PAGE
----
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More men in the United States deal with prostate cancer surgery



More men in the United States deal with prostate cancer surgery

(HealthDay) – Much more American men now say no to low-risk prostate cancer surgery and choose to follow the disease instead, a new study found.

In just five years, researchers found that the number of men who opted for monitoring tripled – from 14% of patients in 2010 to 42% in 2015

The change followed the new guidelines recommending "active surveillance" as an option for men with low risk prostate cancer. This refers to small, slowly growing tumors that are unlikely to progress to the point of threat to human life.

Active surveillance includes periodic blood tests and studies, and possibly biopsies to see if the cancer progresses. Treatment can ultimately be recommended or never needed.

Cancer experts said the tide is good news.

"In medicine, the change usually happens very slowly," says Dr. Len Liechtenfeld, principal physician at the American Cancer Society. – So I think this is a very rapid change we see. I think it's remarkable.

Liechtenfeld, who did not participate in the study, said that his "hat was excluded" for doctors who accepted the change.

Prostate cancer is an honor: men in the United States have about one chance of being diagnosed with the disease, according to the cancer community. However, prostate cancer is often slowly growing and may never progress significantly.

Research shows that if a person lives long enough, he is likely to develop a prostate tumor, Liechtenfeld said. Years ago, he explained, much older men unknowingly had the disease – because they "never influenced them" – and died for other reasons.

But then came the era of prostate-specific antigen (PSA) screening, and the number of men in the United States diagnosed with small prostate tumors shot up. Initially, most of these men had surgery to remove the prostate gland.

And this treatment carries risks, including persistent incontinence and sexual dysfunction.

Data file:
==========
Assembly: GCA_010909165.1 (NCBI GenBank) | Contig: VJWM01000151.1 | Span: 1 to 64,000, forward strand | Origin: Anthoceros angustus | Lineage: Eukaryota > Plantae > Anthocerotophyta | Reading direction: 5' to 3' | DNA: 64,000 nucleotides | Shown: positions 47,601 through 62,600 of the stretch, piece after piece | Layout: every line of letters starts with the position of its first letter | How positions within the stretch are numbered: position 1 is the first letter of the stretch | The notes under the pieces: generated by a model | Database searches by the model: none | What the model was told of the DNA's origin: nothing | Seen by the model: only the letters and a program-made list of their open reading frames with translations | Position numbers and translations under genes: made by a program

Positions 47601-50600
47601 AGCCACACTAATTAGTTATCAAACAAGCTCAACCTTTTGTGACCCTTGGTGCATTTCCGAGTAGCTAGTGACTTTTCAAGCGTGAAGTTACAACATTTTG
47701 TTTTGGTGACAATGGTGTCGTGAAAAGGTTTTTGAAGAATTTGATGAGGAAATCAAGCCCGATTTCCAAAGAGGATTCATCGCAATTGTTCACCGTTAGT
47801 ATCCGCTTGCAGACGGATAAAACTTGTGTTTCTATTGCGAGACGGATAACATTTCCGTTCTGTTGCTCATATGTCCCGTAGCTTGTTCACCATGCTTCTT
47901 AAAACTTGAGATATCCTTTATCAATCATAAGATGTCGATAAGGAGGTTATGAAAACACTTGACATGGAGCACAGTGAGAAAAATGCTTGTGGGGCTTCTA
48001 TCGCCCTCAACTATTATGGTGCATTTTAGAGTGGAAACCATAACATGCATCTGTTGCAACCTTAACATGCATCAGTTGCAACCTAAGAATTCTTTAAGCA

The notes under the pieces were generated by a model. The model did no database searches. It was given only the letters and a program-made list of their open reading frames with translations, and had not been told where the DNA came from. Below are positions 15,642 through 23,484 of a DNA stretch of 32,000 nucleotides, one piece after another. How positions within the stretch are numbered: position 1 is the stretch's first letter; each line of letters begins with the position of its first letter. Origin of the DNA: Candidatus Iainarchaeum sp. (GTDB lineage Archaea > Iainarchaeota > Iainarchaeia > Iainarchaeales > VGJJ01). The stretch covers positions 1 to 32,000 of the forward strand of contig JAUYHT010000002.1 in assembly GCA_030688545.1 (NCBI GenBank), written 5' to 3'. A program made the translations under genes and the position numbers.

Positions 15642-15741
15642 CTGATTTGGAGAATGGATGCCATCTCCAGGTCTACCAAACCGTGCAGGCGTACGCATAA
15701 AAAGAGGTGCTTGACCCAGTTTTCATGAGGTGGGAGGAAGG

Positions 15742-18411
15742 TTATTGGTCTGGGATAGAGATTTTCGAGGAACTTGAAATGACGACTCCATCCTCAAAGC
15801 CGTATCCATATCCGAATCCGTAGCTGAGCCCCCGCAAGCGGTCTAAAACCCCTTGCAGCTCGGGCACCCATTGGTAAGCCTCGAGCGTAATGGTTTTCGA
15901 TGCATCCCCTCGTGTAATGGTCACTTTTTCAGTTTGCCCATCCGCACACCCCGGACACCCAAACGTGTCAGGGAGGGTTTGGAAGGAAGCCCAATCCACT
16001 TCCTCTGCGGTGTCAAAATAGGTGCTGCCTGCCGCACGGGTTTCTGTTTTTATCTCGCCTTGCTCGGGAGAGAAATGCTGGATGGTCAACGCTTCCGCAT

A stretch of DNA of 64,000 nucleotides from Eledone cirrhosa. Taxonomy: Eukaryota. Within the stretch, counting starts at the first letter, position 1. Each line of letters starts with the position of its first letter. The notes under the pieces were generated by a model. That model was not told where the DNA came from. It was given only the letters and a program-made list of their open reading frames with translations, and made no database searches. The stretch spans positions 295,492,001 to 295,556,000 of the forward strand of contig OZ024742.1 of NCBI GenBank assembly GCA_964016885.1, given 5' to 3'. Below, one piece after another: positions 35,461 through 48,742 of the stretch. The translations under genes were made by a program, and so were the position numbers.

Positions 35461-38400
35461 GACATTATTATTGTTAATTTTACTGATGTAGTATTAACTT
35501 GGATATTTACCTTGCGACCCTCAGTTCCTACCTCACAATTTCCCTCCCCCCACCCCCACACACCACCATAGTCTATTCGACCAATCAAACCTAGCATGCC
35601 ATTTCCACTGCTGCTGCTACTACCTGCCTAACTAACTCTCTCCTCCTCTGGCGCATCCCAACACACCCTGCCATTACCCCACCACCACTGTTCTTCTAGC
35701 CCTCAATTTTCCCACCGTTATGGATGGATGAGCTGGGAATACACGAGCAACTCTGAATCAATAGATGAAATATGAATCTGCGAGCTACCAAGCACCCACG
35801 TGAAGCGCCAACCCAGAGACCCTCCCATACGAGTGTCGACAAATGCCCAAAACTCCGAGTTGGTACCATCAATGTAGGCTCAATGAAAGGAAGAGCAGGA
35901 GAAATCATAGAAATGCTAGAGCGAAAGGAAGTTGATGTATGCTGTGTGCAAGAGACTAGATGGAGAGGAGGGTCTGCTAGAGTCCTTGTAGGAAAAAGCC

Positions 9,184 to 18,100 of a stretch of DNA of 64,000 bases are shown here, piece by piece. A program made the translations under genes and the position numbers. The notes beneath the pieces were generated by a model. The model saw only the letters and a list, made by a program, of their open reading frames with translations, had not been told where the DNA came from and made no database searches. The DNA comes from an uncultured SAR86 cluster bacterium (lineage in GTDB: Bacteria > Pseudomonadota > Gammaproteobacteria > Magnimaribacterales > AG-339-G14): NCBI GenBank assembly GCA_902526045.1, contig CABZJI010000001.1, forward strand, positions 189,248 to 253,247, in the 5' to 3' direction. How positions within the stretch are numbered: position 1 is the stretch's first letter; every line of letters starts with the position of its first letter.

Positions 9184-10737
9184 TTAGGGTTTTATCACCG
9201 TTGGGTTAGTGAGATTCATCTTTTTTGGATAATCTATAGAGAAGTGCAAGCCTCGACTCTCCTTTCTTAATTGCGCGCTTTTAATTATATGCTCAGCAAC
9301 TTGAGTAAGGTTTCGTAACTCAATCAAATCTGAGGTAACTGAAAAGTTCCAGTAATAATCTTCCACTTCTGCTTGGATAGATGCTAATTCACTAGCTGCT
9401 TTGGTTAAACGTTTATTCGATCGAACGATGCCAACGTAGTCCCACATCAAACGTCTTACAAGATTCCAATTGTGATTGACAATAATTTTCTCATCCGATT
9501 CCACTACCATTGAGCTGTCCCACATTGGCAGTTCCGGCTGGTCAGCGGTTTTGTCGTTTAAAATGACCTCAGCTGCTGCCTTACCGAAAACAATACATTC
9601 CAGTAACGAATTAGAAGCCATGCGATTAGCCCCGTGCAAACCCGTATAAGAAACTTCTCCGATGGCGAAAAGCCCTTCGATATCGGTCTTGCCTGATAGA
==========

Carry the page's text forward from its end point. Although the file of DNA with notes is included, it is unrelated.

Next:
"We" treated "many men who should not have been cured," Liechtenfeld said.

Now things are changing, says Dr. Brandon Mahal, the lead investigator of the new study.

The purpose of active surveillance, he said, is to help men with low-risk cancers to avoid unnecessary side effects of treatment.

"These patients should at least discuss active surveillance with their physician and discuss it," Mahal said. He is a radiation oncologist at the Dana-Farber Cancer Institute / Brigham Hospital and the women in Boston.

Liechtenfeld agreed. "Some men will still decide," I want this from me, "and they will opt for surgery, but others will be happy to opt for active surveillance," he said.

"The important thing," Liechtenfeld added, "is that there is a careful conversation about the possibilities. I do not feel as if you have to hurry to the treatment.

The results, published online on February 11, 2009, Journal of the American Medical Associationare based on a government database on cancer. It includes information about nearly 165,000 men in the United States diagnosed with early prostate cancer that is confined to the gland.

Among men with a low risk of cancer, the rate of surgery, as their initial treatment declined from around 47% in 2010 to 31% in 2015. The radiotherapy rate declined from 38% to just under 27%.

By 2015, the latest available data, 42% of these patients chose active surveillance. But is this percentage "high enough?"

"It is definitely encouraging to see it being used more often," says Dr. James Eastham, head of urology at the Memorial Sloan Kettering Cancer Center in New York. "But there is room for improvement.

This improvement may happen: Eastham said it is likely that the rate of active surveillance will continue to rise from 2015 onwards.

He noted that not only doctors change their practice but also because patients are more open to active surveillance. "Patients are getting more comfortable," says Eastham.

According to Mahal, the long-term question remains: How will active monitoring finally lead to the quality of life and longevity of men?

Since men can live with low-risk prostate cancer for a long time, Lichtenfeld said, it would take years, if not decades, to understand.

"We still do not have all the answers," he said.


The study found an increase in "active surveillance" for low-risk prostate cancer


More information:
Brandon Mahal, Doctor of Science, Radiation Oncology Division, Dana-Farber Cancer Institute / Brigham & Women Hospital, Boston; Len Liechtenfeld, Chief Doctor, American Cancer Society, Atlanta; James Eastham, Chief Doctor of Urology, Memorial Sloan Catering, New York; February 11, 2019, Journal of the American Medical Association, online

American Cancer Society has more to treat prostate cancer.

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More men in the United States are behaving in a prostate cancer surgery (2019, February 12)
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